In the case of Central Florida, there is lack of both, the short walking commute distances, and the transit system. This resulted into sprawling into new built areas, while the relatively “older” parts of the cities are still not fully occupied, which made cars an essential item for living comfortably. While cars are essential in all American cities, Central Florida has 20.9% of its population older than 65 years old, and 16.2% are younger than 16 .Assuming that the senior demographics are stable all year around, this unique demographics sets a bigger pressure on the rest who can safely drive to provide the means of transportation to their families, while enabling seniors to live comfortably and dependently as well. In an area of almost 536,357people only, there is no need for urban population to be spread out.
By fully utilizing vacant areas, and allowing for construction of higher buildings to increase the density in established areas, Central Florida could turn itself into a collection of pioneer cities that responds to the demands of the new century challenges where gas prices will only get higher, and become more energy efficient and sustainable. Using new means of transportation can be a success, and in fact it will increase the value of real estate, as it will enable retail to be in a walking distance from transit systems and residential areas. Redevelopment of the built areas and creating reasonable walking/biking distances between them will encourage people to use other means of transportation.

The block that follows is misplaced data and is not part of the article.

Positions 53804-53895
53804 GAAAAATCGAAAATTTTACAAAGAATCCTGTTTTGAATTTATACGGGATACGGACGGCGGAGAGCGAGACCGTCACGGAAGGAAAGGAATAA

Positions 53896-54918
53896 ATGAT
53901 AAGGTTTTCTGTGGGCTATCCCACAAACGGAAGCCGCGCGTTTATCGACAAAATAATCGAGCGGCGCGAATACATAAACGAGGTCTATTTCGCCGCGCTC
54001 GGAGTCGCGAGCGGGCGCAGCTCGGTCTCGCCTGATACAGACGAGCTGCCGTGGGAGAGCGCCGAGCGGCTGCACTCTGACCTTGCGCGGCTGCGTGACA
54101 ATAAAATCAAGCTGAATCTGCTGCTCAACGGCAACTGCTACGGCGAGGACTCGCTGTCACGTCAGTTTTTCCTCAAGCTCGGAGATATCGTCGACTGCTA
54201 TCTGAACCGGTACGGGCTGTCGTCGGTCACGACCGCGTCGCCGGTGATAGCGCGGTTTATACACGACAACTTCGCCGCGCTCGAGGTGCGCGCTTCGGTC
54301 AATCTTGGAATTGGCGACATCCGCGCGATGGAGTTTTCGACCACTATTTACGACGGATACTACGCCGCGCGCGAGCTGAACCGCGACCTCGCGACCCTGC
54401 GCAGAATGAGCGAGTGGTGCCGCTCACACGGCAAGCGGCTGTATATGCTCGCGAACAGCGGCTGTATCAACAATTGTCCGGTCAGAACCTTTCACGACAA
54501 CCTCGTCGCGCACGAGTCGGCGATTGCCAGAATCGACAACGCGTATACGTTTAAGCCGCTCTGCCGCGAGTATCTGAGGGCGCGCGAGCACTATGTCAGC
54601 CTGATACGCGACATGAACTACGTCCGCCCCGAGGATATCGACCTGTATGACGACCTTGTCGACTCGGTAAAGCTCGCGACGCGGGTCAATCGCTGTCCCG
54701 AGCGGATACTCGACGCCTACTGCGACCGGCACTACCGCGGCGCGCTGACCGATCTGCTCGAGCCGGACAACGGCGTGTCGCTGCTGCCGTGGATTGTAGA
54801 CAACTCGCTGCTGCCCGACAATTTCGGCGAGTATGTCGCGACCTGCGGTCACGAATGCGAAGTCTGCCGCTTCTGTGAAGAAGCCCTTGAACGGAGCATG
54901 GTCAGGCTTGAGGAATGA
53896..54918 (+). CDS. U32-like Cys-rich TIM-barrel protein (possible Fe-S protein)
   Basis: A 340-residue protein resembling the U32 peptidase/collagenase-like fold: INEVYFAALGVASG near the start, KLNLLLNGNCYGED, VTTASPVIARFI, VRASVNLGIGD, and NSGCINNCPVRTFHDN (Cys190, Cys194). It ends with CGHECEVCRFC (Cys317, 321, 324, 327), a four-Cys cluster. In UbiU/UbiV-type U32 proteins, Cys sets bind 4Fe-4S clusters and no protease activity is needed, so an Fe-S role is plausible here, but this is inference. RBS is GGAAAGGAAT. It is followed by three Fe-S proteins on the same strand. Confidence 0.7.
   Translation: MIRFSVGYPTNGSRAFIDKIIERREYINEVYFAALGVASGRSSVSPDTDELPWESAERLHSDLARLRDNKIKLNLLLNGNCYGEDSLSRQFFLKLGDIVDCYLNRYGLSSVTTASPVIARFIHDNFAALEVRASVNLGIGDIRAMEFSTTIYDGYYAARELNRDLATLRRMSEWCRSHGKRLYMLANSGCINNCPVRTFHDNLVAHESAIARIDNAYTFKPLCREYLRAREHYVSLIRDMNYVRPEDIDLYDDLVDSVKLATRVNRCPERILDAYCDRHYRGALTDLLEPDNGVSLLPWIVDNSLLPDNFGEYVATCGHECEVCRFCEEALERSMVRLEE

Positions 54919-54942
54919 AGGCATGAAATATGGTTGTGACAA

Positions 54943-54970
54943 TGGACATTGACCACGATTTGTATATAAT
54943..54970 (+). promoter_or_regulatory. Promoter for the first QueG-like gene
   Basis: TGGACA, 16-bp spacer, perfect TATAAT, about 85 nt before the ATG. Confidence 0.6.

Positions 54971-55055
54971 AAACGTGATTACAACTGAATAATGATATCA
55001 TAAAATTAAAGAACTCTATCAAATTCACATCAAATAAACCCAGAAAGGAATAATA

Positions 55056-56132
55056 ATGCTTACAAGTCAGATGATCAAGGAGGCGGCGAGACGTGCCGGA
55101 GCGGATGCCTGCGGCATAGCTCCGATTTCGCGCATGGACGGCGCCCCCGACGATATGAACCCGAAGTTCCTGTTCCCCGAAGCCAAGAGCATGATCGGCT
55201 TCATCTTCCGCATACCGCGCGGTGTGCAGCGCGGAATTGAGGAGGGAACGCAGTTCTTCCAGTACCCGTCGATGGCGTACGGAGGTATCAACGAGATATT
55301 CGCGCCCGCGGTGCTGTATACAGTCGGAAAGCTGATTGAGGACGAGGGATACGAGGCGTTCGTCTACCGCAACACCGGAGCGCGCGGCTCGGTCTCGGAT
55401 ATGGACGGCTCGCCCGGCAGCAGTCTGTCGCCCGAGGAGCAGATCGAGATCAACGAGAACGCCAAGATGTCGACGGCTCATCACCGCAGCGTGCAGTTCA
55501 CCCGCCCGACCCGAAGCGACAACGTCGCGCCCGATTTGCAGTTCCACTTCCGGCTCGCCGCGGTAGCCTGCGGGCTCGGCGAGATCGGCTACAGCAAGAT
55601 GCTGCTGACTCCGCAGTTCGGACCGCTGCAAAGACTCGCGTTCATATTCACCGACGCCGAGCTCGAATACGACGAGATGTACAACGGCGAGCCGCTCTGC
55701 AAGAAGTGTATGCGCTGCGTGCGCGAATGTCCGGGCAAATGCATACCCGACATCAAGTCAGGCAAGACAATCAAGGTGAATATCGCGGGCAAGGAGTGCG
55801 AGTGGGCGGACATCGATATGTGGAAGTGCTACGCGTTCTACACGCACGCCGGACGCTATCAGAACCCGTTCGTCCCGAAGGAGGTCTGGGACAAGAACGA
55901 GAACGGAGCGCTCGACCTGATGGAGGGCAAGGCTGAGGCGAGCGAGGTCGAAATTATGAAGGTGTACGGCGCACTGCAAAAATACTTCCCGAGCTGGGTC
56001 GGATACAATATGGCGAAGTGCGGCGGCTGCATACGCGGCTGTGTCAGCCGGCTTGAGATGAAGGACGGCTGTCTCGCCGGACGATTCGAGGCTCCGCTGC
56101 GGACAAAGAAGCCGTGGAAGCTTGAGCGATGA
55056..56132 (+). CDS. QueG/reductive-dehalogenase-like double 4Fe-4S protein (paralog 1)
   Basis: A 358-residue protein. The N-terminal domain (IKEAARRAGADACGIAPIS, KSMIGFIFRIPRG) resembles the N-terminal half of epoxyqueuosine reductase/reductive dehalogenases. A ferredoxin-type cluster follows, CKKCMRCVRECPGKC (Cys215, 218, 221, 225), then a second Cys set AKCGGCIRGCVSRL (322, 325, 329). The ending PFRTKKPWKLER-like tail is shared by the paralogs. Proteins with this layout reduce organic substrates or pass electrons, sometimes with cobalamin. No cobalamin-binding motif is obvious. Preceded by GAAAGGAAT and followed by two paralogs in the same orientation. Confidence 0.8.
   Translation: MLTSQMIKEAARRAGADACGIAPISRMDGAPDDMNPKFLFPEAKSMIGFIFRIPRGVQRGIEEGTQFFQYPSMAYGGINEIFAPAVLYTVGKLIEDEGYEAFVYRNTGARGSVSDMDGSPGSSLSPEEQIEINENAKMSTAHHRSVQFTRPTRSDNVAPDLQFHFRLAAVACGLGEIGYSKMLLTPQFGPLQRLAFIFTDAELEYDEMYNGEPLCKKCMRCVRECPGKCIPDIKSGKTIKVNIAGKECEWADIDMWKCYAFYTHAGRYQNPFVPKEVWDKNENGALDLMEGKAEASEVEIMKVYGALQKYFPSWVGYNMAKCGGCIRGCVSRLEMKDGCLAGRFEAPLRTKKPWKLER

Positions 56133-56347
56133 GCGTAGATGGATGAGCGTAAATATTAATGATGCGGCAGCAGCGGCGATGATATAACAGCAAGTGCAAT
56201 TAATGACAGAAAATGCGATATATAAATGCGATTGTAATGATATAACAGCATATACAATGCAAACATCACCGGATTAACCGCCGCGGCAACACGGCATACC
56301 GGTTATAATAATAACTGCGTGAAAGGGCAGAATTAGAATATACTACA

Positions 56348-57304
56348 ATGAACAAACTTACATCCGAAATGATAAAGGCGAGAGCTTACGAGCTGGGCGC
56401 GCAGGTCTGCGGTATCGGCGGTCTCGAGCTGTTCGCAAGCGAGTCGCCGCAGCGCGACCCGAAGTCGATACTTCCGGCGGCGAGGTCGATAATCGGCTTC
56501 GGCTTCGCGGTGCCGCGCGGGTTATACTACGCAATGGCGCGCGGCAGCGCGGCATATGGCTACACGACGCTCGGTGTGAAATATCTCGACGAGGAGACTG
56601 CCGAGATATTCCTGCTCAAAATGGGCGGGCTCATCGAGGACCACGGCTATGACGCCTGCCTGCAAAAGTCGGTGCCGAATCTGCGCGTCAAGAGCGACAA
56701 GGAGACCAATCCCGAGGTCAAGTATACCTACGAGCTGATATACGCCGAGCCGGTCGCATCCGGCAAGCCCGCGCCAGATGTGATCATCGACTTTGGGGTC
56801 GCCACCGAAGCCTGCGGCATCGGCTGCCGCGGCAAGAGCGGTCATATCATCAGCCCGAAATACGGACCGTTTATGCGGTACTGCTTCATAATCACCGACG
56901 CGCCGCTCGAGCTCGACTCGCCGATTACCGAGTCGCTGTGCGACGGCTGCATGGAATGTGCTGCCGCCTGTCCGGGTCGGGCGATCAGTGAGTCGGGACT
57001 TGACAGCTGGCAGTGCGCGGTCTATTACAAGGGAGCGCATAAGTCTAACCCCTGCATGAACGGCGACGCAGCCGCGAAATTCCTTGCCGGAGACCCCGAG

Moreover, its location between Orlando, and Miami, makes it more strategic to be closely connected to them. If we looked back to the history of transportation in the Midwest, it played a big role in people’s lives, moving merchandise and agricultural goods, which revitalized all the rural areas around Chicago.
The growth of a bigger network of transit system will enable creating more businesses, and jobs, and will change the face of Space Coast. Being creative in creating unique transportation is not only a tool of commute, but also a tool to encourage activity, tourism, and construction.
Becoming connected has become more important than ever, in a world of limited resources, and increasing population, thinking of sustainable transportation and car alternatives will create jobs, decrease pollution, and help the Space Coast to become a central addition to the metropolitan area of Florida.